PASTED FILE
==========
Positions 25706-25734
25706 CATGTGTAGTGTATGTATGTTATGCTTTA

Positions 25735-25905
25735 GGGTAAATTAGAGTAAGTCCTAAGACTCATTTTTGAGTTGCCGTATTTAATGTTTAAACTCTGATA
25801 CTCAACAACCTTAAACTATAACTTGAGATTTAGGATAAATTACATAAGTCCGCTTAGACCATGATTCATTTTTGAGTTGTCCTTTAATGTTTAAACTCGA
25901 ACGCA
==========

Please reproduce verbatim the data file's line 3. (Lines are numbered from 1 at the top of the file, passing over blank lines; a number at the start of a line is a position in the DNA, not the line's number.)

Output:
Positions 25735-25905